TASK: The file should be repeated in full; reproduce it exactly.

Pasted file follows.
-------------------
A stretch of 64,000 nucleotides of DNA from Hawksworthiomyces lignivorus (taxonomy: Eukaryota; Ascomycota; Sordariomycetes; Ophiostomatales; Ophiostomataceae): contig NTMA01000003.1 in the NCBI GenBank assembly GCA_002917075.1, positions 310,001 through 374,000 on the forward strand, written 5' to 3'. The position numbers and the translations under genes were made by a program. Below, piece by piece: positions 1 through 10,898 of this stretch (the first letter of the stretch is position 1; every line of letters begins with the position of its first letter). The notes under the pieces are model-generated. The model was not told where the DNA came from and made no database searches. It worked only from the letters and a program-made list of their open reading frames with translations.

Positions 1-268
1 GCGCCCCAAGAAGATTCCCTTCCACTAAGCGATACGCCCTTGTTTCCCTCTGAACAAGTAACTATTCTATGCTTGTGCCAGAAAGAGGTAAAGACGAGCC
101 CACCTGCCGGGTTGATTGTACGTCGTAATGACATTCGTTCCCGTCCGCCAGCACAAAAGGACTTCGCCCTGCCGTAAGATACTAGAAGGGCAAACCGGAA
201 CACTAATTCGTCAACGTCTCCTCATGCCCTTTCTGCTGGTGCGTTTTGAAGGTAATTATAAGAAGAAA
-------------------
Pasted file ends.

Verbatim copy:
A stretch of 64,000 nucleotides of DNA from Hawksworthiomyces lignivorus (taxonomy: Eukaryota; Ascomycota; Sordariomycetes; Ophiostomatales; Ophiostomataceae): contig NTMA01000003.1 in the NCBI GenBank assembly GCA_002917075.1, positions 310,001 through 374,000 on the forward strand, written 5' to 3'. The position numbers and the translations under genes were made by a program. Below, piece by piece: positions 1 through 10,898 of this stretch (the first letter of the stretch is position 1; every line of letters begins with the position of its first letter). The notes under the pieces are model-generated. The model was not told where the DNA came from and made no database searches. It worked only from the letters and a program-made list of their open reading frames with translations.

Positions 1-268
1 GCGCCCCAAGAAGATTCCCTTCCACTAAGCGATACGCCCTTGTTTCCCTCTGAACAAGTAACTATTCTATGCTTGTGCCAGAAAGAGGTAAAGACGAGCC
101 CACCTGCCGGGTTGATTGTACGTCGTAATGACATTCGTTCCCGTCCGCCAGCACAAAAGGACTTCGCCCTGCCGTAAGATACTAGAAGGGCAAACCGGAA
201 CACTAATTCGTCAACGTCTCCTCATGCCCTTTCTGCTGGTGCGTTTTGAAGGTAATTATAAGAAGAAA